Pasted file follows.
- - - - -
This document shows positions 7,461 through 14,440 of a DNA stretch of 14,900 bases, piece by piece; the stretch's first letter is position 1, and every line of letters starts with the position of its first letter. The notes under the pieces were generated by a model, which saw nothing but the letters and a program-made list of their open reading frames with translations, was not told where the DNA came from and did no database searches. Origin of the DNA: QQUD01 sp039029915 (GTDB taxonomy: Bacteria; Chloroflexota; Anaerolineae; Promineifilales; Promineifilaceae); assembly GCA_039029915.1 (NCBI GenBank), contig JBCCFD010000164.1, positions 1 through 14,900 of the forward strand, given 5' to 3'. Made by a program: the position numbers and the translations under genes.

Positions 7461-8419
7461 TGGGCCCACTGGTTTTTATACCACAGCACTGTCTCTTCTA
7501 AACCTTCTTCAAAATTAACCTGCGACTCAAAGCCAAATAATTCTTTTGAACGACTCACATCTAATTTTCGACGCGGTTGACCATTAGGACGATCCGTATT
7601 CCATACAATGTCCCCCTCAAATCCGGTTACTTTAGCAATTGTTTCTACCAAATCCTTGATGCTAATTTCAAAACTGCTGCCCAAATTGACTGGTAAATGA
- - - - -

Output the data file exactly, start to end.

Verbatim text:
This document shows positions 7,461 through 14,440 of a DNA stretch of 14,900 bases, piece by piece; the stretch's first letter is position 1, and every line of letters starts with the position of its first letter. The notes under the pieces were generated by a model, which saw nothing but the letters and a program-made list of their open reading frames with translations, was not told where the DNA came from and did no database searches. Origin of the DNA: QQUD01 sp039029915 (GTDB taxonomy: Bacteria; Chloroflexota; Anaerolineae; Promineifilales; Promineifilaceae); assembly GCA_039029915.1 (NCBI GenBank), contig JBCCFD010000164.1, positions 1 through 14,900 of the forward strand, given 5' to 3'. Made by a program: the position numbers and the translations under genes.

Positions 7461-8419
7461 TGGGCCCACTGGTTTTTATACCACAGCACTGTCTCTTCTA
7501 AACCTTCTTCAAAATTAACCTGCGACTCAAAGCCAAATAATTCTTTTGAACGACTCACATCTAATTTTCGACGCGGTTGACCATTAGGACGATCCGTATT
7601 CCATACAATGTCCCCCTCAAATCCGGTTACTTTAGCAATTGTTTCTACCAAATCCTTGATGCTAATTTCAAAACTGCTGCCCAAATTGACTGGTAAATGA